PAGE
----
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Large Farm Shop of The Year

Darts Farm, Topsham, Exeter, Devon

On awarding the Dart family top honours in this category for the third time, the FRA judges described the business as having the “wow factor” offering a large range of produce without losing its focus or customer perception.

Asked how Darts Farm keeps the customers coming back time and time again, Michael Dart, who runs the business with his two brothers, James and Paul, says it comes down to understanding what makes an enjoyable experience.

“I think Darts has always understood that shopping is more than a transaction and that although the high streets are in decline overall, if you can create a business whereby customers go home having paid for goods or services and had pleasure in the process, that is going to work,” he says, adding: “Going to the supermarket isn’t enjoyable - it is a function that takes up your time. Coming to Darts Farm is enjoyable.”

As to what makes it so pleasant, Dart says it is all about “eating, drinking, learning and receiving great customer service”.

There are ample opportunities for experiencing all four of these ‘enjoyment factors’ during a visit to this iconic shopping destination. In addition to the huge range of local and artisan produce on offer in the shop, there are numerous dining options. This year has seen the opening of Cow & Cacao, a new café, gelato and workshop serving everything from smoothie bowls, shakshuka and sourdough pizza to waffles and gelato, and The Farm Table, which is all about taking food off the farm and cooking it on the fire.

Dart says much of the menu inspiration in the new outlets has come from the younger generation of Darts.

“They travel and they are in touch with global innovations. Their ideas are fresh and innovative, and we are really pleased with how they have been received by customers,” he says.

Alongside the contemporary dining concepts, there is the traditional Darts Farm restaurant, where Dart says there is a queue every day of the week.

Still, in Dart’s own words, this is not a business that rests on its laurels, and the brothers are always looking for their next project. Wine making is their latest challenge, as they look to build on Pebblebed’s legacy after taking over the 22-acre vineyard next door.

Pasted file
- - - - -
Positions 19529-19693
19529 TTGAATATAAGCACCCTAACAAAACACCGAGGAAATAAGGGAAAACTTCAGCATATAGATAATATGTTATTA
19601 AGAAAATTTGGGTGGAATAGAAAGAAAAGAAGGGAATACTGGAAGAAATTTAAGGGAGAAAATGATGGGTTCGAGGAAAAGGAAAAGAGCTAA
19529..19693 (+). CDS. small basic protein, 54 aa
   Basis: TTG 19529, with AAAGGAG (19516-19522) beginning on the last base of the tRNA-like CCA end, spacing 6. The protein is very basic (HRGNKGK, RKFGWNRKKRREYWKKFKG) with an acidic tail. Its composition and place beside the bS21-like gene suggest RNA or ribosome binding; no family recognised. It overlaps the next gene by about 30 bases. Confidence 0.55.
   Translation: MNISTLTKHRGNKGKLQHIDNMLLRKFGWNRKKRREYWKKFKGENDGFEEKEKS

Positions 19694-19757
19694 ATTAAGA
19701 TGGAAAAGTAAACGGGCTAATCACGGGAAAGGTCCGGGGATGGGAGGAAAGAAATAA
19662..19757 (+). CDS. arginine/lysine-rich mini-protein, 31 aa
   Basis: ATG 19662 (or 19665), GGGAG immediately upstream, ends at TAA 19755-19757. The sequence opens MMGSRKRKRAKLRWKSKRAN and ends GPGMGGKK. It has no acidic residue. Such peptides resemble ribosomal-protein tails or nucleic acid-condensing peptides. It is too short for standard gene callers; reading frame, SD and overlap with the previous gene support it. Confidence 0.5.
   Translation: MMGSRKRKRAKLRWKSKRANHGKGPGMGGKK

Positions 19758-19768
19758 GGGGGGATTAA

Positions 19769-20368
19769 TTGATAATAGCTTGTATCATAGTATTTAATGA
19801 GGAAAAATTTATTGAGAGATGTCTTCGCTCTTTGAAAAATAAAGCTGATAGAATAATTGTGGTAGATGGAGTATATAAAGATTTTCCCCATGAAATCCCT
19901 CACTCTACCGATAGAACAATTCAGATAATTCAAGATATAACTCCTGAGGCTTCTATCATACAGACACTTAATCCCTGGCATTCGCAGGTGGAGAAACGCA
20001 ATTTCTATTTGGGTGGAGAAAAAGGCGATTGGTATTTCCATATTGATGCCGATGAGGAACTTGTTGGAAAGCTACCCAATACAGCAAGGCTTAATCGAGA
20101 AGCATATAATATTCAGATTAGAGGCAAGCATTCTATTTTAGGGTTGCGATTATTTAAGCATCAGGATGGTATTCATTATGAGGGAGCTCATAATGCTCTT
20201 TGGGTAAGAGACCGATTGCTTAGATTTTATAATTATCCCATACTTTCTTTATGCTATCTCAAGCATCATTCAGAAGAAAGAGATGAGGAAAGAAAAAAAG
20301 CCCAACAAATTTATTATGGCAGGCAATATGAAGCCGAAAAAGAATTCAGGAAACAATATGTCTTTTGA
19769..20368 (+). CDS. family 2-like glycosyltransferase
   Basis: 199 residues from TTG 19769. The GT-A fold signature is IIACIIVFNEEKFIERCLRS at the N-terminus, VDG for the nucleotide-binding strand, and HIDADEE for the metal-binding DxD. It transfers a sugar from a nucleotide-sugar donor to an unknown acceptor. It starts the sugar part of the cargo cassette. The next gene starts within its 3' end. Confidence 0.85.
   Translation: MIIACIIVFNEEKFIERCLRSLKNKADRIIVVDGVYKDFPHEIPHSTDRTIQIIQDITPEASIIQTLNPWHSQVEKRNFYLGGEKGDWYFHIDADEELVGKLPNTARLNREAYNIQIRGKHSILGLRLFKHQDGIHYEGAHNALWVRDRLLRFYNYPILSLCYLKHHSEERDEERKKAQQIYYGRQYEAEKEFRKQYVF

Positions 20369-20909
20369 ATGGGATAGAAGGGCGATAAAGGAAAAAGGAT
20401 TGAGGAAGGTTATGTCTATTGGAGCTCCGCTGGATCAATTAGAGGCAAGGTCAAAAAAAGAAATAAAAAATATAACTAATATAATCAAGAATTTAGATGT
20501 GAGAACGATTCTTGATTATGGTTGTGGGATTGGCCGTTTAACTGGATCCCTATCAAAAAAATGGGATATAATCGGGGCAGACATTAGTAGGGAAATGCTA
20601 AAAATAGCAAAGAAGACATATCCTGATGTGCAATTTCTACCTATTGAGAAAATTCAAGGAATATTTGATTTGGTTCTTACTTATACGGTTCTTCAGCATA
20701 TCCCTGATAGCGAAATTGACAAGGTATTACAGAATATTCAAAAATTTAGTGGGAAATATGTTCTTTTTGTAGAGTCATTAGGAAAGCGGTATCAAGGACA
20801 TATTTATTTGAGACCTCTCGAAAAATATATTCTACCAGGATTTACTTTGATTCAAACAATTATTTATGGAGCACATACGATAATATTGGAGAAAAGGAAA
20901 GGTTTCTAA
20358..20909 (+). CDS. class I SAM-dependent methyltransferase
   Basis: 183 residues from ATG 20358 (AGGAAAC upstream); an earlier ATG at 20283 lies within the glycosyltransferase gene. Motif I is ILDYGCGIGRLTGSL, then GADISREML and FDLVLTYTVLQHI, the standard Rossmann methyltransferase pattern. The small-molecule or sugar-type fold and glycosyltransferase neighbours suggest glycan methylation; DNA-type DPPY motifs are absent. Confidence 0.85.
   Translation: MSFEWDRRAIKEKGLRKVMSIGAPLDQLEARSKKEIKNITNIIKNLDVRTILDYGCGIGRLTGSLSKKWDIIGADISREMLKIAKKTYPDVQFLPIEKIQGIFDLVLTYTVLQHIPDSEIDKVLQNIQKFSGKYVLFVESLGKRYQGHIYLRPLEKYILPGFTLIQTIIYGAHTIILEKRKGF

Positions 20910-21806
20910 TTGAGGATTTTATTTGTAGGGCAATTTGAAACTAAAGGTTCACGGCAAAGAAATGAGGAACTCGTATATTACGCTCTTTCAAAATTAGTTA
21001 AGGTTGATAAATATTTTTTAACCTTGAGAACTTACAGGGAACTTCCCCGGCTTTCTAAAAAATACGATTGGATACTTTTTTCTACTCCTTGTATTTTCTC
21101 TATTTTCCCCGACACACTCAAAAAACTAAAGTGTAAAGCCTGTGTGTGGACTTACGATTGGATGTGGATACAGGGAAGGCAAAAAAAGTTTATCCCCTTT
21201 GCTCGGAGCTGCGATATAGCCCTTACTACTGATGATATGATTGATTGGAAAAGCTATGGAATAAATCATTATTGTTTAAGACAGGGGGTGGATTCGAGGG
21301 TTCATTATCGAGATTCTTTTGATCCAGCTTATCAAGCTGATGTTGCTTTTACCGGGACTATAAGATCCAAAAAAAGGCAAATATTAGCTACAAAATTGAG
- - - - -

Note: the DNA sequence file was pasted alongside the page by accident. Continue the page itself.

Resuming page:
“We know how to drink wine but we don’t know how to make it…yet,” says Dart.

Café / Restaurant of the Year The Lambing Shed, Knutsford, Cheshire

Small Farm Shop of the Year

Newton Farm Foods, Newton St Loe, Bath

While findings reported by The Vegan Society show a consistent trend towards reduced meat consumption, home-made burgers, mince and steaks are still flying off the butchery counter at Newton Farm Foods.

“I think it is because of the way we farm here,” says owner Celia Gay. “We farm regeneratively, and the environmental benefits are huge. The theory is that healthier soils lead to healthier plants while helping to remove carbon from the atmosphere. We work hard to communicate that to our customers.”

Celia and Hugh are the third generation of the Gay family to farm as Duchy of Cornwall tenants at Newton St Loe, but it is their son, Josh, who is leading the farm’s transition to regenerative agriculture.

One of the principles of this approach is that farming a variety of crops and animals decreases pest and disease pressure while supporting biodiversity and improving soil health.

This is very much in evidence on the Gay family farm, where 1200 acres of land support the production of native breed cattle, sheep and pigs, as well as honey, apples that are pressed into juice, and a variety of vegetables.